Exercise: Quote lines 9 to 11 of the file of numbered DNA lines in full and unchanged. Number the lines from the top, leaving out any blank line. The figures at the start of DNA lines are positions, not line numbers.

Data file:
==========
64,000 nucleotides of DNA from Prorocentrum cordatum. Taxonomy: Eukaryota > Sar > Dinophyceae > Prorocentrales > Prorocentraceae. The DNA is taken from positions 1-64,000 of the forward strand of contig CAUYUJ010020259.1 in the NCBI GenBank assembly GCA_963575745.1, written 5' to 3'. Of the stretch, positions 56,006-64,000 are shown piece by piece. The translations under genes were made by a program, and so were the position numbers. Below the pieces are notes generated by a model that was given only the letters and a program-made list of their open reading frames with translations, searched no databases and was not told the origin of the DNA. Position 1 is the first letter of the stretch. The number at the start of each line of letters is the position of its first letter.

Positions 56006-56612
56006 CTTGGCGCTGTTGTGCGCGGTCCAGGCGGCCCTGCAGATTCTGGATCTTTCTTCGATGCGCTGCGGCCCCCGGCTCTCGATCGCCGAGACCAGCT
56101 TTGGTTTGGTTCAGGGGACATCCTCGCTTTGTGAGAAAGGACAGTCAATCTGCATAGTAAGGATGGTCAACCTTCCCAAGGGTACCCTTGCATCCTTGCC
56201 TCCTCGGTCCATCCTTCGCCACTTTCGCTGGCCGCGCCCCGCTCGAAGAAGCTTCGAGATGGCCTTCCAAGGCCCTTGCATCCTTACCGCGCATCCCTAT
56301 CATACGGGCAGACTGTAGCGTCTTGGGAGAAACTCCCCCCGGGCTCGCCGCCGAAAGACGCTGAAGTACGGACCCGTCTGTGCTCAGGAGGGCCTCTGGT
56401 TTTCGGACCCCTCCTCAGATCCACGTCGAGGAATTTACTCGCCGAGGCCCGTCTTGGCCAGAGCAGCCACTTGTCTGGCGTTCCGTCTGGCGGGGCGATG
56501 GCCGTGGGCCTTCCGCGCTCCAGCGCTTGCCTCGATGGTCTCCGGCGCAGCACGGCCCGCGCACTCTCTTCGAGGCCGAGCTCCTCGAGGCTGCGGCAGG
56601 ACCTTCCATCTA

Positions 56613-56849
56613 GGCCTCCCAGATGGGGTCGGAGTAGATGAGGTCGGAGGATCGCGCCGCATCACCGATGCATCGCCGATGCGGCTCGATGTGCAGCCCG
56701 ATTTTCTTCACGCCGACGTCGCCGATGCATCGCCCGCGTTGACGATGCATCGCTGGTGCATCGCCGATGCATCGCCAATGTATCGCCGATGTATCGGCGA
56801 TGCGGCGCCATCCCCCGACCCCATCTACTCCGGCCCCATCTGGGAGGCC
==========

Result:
56601 ACCTTCCATCTA

Positions 56613-56849
56613 GGCCTCCCAGATGGGGTCGGAGTAGATGAGGTCGGAGGATCGCGCCGCATCACCGATGCATCGCCGATGCGGCTCGATGTGCAGCCCG